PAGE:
Founded by two women, the business provides a wide range of E-commerce solutions
A new Ramallah-based company is about to make life easier for millions of Palestinians living in the West Bank and Gaza Strip. Taiseer, which means “facilitation” in Arabic, has developed customized services that allow the average Palestinian to overcome the obstacles faced each day due to Israeli restrictions and the underdeveloped infrastructure in Palestinian-governed territories.
Taiseer is the brainchild of two businesswomen, American-Sudanese Huda Al-Jack and Israeli-Arab Rola Surouji, who recognized the need for citizens that lack the know-how and the right connections to gain access to broader opportunities. To this end, the company currently offers online E-commerce solutions ranging from mail service to digital archiving.
“Users can rent an official address in Israel or the U.S. in order to receive shipments from all over the world,” Al-Jack explained to The Media Line, pointedly acknowledging that such has not been the case up to now. “Between countries there are regulations in the mail charges,” she noted, “and any mail to Palestine is very expensive as the Palestinian addresses are not recognized globally.”
Having an American address, by contrast, will allow Palestinian users to order goods and services as if they were locals, including from companies that do not ship outside the U.S.
“The Israeli address will help Palestinians save time by shipping to Israel under their names rather to a Palestinian address where it will take a lot of time to arrive,” Surouji added. “After we receive the shipments, users have two options; either pick them up from our offices in Ramallah or we deliver it to locations they provide in Palestine.”
Basem Ruslan, a Palestinian entrepreneur, stressed to The Media Line the importance of such a development, “as it will open up doors for Palestinians to the global marketplace.”
The need for digital archiving has become imperative after a law was passed in Israel requiring customs authorities to switch from a paper-based system to an online format. Thereafter, all importers were required to digitally archive all documents related to shipments—ranging from invoices to bills of lading—so that they could be accessed by officials any time over a seven year period.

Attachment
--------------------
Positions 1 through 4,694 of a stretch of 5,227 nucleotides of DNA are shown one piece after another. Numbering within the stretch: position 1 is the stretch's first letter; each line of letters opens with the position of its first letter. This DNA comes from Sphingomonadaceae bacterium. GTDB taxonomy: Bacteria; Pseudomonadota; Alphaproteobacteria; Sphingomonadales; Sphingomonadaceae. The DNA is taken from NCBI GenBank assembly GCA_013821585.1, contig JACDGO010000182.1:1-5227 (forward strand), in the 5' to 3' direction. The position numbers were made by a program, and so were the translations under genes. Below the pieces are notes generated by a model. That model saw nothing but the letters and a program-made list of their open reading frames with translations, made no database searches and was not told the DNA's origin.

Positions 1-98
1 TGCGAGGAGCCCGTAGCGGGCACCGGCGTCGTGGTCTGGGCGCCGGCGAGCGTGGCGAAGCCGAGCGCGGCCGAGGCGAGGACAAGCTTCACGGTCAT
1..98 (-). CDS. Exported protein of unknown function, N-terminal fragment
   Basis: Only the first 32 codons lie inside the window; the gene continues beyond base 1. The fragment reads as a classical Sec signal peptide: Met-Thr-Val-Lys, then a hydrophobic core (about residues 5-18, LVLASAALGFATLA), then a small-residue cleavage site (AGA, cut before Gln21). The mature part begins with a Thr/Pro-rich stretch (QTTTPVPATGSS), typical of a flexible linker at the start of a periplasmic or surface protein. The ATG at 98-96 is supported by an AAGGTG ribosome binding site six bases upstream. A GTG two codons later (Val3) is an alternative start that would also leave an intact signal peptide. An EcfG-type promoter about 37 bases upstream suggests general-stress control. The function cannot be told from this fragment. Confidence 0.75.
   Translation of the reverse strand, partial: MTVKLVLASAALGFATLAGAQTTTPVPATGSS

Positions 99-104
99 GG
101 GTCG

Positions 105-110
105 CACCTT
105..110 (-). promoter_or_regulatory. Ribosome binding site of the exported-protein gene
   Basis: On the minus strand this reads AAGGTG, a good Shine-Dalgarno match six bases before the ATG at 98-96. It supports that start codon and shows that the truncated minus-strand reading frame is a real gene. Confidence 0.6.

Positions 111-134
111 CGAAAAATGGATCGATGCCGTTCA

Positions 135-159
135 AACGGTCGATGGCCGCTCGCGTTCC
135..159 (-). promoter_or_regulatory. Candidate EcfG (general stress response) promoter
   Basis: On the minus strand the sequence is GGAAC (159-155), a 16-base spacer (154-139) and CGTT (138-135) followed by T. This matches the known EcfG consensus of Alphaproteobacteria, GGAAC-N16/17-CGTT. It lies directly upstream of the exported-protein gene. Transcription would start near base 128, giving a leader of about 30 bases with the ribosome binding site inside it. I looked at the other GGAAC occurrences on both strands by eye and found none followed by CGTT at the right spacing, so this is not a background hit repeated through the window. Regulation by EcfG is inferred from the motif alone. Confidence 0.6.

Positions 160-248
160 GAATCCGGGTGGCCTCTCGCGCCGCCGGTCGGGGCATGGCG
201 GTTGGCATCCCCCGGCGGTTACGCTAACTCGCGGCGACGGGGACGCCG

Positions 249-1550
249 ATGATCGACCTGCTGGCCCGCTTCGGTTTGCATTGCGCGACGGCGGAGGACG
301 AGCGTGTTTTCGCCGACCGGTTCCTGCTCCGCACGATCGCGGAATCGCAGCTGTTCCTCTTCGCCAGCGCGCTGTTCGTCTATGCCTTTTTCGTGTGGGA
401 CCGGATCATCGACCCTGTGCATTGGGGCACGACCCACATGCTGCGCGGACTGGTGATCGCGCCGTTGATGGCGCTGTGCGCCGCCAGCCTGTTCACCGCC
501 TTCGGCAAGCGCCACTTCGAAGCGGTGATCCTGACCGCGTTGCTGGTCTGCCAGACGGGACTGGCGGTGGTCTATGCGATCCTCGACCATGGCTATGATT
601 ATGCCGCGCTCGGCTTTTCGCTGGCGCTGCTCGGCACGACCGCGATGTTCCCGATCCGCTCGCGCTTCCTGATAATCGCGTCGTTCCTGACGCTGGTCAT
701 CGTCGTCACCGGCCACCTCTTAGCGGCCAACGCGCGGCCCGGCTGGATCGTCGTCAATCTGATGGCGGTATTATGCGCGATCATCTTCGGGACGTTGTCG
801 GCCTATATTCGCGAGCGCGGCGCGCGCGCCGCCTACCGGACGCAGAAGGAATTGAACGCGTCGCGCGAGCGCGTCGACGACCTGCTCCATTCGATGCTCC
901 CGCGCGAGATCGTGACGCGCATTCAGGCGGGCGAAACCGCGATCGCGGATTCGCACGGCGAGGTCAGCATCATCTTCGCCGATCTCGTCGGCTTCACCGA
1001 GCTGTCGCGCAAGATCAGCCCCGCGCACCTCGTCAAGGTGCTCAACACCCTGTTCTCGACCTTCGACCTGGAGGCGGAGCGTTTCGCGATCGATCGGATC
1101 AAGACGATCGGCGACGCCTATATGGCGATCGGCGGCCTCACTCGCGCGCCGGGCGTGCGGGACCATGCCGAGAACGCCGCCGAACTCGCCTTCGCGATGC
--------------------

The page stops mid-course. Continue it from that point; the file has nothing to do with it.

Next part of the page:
“Israeli importers were issued a magnetic card, like an electronic signature, that allowed them to digitally save their documents in a database,” Surouji explained, “but that option was not given to Palestinians importers.”
As a result, Palestinian importers were forced to use companies for all of their shipping needs, including digital archiving, even if they only wanted the latter service.
This changed with the establishment this year of Taiseer, which has an exclusive deal with international companies to provide Palestinians with the ability to archive their import documents in compliance with Israeli law—while allowing them to maintain control over all other aspects of their operation.
“Taiseer will digitally archive the importer’s records and provide it to Israeli customs any time they ask for it,” Surouji said, thereby placing them on an equal footing with their Israeli counterparts.
“It’s a great opportunity as it will save us time and effort,” Nizar Abd Almuhsen, a Palestinian importer, contended to The Media Line. “As a Palestinian I wish I could deal with Palestinian customs instead of Israel’s,” he continued, “but such a service will make my life much easier. It’s convenient and not expensive and it comes as a separate service.”
On the micro level, Taiseer is facilitating, through its billing service, for example, such mundane tasks as paying a parking ticket, which, for a Palestinian, is not as easy as one would think. “It is very important to pay on time,” Al-Jack asserted, “most people don’t know that if they don’t pay their Israeli traffic ticket within 60 days it will increase by fifty percent.”
For her part, Surouji revealed to The Media Line that if a Palestinian fails to pay a ticket bu the due date they could be flagged by the Israeli security establishment and possibly even be banned from entering Israel or receiving Israeli-issued documents.
“I didn’t know where to pay my ticket so I hired a lawyer when I first received it,” Reem Yousef, a West Bank resident, explained to The Media Line. “And even though I know where to pay now it’s hard to get to Israeli police stations located near or in settlements and prisons. The lawyer told me that I could receive a security ban and I freaked out.”
When asked if she would, in future, use Taiseer to pay traffic tickets on her behalf, Yousef exclaimed, “that is exactly what we need and it’s a great idea.”
Notably, Taiseer is dedicated to empowering women and thus has, to date, hired only female employees. “They are smart, hard-working, able to multi-task and have great taste,” Surouji affirmed.
Both she and Al-Jack told The Media Line that the sky is the limit as their company is planning to roll out other “huge services” that are currently pending Israeli approval.
“The impact of Taiseer is extremely positive on the Palestinian economy and society,” Al-Jack concluded, “as many Palestinians have not been exposed to a lot of things in life because of the limitations imposed around them.
“We want Palestinians to make a mark in the global market and also to learn how to be informed. Our goal is to educate, facilitate and connect our clients to the world.”
(Dima Abumaria contributed to this report)